On the surface, it looks good.
He is coaching at one of the shrines in college football. He has enthusiasm, he has the resources and the support of an administration which recognizes the value of what he is trying to do, he has another team that could contend for the national championship, he has a job that most coaches dream about.
If you ask Notre Dame football coach Brian Kelly about the perks of the job in South Bend, he will no doubt have a long list.
And for the kid from Boston, who worked his way up the food chain from Division II to the MAC to the Big East to Notre Dame, it would seem to be dream job in a dream place. [membership level="0"] The rest of this article is available to subscribers only - to become a subscriber click here.[/membership] [membership]
To be sure, Kelly will not coach anywhere else in college football. If and when he does move on, it will be to the National Football League, but that is not a sure thing.
You see, coaching at Notre Dame wears you out. Coaching tenure is measured in dog years. No football coach at ND since Rockne has lasted more than 11, a total matched by Frank Leahy, Ara Parseghian and Lou Holtz, who left 20 years ago, took 3 years to re-charge his worn down batteries and spent another 5 seasons at South Carolina, before moving to television.
Since Holtz left in 1996, no coach has lasted more than 6 years until now, with Kelly beginning his seventh season on Sunday against Texas in Austin.
Since Holtz left, the coaches in South Bend have come and gone. Coaches like Bob Davie and Ty Willingham and Charlie Weis, who was replaced by Kelly in 2009 and was getting paid by the Irish through last December.
Money is not the issue at Notre Dame.
It's not just the X's and O's. That's the easy part, especially if you have strong assistants. It's the aura of being the head coach at Notre Dame, where everything you say and do is analyzed, tweeted and blogged.
It is the spotlight surrounding the Golden Dome, where everything is bigger, both good and bad.
Kelly got a dose of it last week. After a good fall camp, Kelly woke up two Saturdays ago to the headlines that six of his football players had been arrested in a pair of incidents.
By the end of the weekend, two of the players were off the team or suspended indefinitely.
The ramifications of anything that happens at ND go far beyond the football office. The administration, while outwardly supportive, can still be prickly when the school's overall reputation is being examined.
Everything about Notre Dame football is on public display. The fan base has unrealistic expectations. Anything less than 10 wins is regarded as a disappointing season. Anything less than a College Football Playoff bowl is regarded as a failure.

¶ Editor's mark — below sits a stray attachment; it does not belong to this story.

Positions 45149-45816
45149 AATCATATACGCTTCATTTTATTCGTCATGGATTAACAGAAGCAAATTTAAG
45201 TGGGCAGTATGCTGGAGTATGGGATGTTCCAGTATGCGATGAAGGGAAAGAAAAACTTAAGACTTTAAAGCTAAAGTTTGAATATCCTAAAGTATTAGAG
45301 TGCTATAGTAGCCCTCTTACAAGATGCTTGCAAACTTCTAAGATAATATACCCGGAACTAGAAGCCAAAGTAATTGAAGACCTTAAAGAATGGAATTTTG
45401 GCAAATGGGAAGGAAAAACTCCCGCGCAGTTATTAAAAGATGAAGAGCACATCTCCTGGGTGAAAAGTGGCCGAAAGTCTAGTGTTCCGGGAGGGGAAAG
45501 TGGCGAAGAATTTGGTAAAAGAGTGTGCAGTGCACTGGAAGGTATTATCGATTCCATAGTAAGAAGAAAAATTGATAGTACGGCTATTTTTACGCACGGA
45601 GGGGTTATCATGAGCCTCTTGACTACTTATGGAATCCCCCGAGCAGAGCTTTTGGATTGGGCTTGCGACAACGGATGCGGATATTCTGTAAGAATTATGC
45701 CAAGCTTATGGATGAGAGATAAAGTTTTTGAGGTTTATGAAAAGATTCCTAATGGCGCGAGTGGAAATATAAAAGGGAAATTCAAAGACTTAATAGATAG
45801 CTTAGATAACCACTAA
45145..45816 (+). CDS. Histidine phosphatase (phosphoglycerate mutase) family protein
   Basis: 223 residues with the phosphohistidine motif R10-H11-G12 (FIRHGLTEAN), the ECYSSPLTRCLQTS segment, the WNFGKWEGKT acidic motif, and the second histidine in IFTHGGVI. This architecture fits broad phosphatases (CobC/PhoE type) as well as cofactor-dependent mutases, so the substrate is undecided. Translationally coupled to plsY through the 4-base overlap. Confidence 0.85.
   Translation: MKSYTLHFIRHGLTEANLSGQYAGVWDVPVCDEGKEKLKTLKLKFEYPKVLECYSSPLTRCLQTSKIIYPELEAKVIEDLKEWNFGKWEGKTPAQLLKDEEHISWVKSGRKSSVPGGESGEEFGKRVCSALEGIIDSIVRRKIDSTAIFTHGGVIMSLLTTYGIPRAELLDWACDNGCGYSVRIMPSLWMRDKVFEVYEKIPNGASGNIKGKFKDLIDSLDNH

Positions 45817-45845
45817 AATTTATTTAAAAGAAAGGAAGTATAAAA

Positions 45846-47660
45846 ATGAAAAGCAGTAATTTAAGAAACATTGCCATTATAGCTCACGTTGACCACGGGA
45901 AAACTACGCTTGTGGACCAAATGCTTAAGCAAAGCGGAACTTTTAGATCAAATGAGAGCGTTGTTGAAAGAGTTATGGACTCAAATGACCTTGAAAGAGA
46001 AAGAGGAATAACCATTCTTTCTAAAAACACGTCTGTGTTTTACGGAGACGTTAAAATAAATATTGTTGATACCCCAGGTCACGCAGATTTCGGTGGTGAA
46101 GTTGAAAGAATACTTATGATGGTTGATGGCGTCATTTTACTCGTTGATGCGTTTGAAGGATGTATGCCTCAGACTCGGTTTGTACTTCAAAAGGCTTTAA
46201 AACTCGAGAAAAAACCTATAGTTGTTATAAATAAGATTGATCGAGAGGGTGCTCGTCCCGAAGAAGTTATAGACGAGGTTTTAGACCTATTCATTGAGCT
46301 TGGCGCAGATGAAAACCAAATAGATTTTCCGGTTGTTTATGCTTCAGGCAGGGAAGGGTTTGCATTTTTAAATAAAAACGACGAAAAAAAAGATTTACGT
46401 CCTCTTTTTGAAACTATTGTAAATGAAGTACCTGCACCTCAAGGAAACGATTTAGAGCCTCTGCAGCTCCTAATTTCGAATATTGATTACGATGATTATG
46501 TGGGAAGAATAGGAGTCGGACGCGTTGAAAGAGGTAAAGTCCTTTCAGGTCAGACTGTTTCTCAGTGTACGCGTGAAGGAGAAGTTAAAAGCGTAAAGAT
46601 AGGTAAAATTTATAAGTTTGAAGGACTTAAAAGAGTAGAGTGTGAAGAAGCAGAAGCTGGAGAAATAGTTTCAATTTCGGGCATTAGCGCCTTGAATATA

Television cameras are everywhere. The spotlight never is turned off. This week Kelly talked to a South Bend television station and talked about his goals and his future.
When asked by Angelo Di Carlo of NewsCenter 16 about how long the coach at ND can remain before the burnout factor kicked in, Kelly said:
"I think its a collaborative effort and right now we have an incredible collaborative effort with Jack Swarbrick, our Athletic Director and Father Jenkins (ND President) amd John Affeck Graves and Tom Brush, i think this can be a long standing position.''
Kelly told DiCarlo he wanted "Notre Dame to be the last job because the way you write ths and finish the book off is to win a couple of national championships and you go off into retirement onto Lake Michigan.''
Kelly has done a good job in his six seasons in South Bend. A couple of years ago, he brought the Irish to the national championship game against Alabama, before the Tide rolled all over his team in a game which was basically over in the first quarter.
Among active FBS coaches in terms of Ws, Kelly is the runaway leader with 226 victories. Alabama's Nick Saban is second with 193, but Saban has 5 national championships.
Kelly flirted seriously with the NFL after that season. Maybe an offer never came, maybe Kelly thought he would be better off staying in South Bend.
The bottom line, of course, is still winning games. One of the men who has sat in the head coaches office under the Dome is Gerry Faust, who came to South Bend directly from high school--then national power Moeller (Ohio) High School, where he had compiled an impressive 178-23-1 record.
He lasted five years, compiling a 30-26-1 record. A devout Catholic, coaching the Irish was his dream job at his dream school, a feeling Faust expressed to then ND athletic director Gene Corrigan before the 1985 season. "I love this job so so much, Mr. Corrigan,' Faust said, asking for support.
Well, said the always practical Corrigan, "Win some more expletive games.'' The Irish went 5-6, including a 58-7 loss at Miami in Faust's final game before he resigned.
Kelly has not had to deal with such moments and has steadily built the Irish back into a national contender.
But how long he wants to keep doing that before flaming out is a question which has no real answer. At 54, he still should have plenty of energy left, but there is the burn out factor.
Such is life under the Golden Dome for anyone coaching Notre Dame.. [/membership]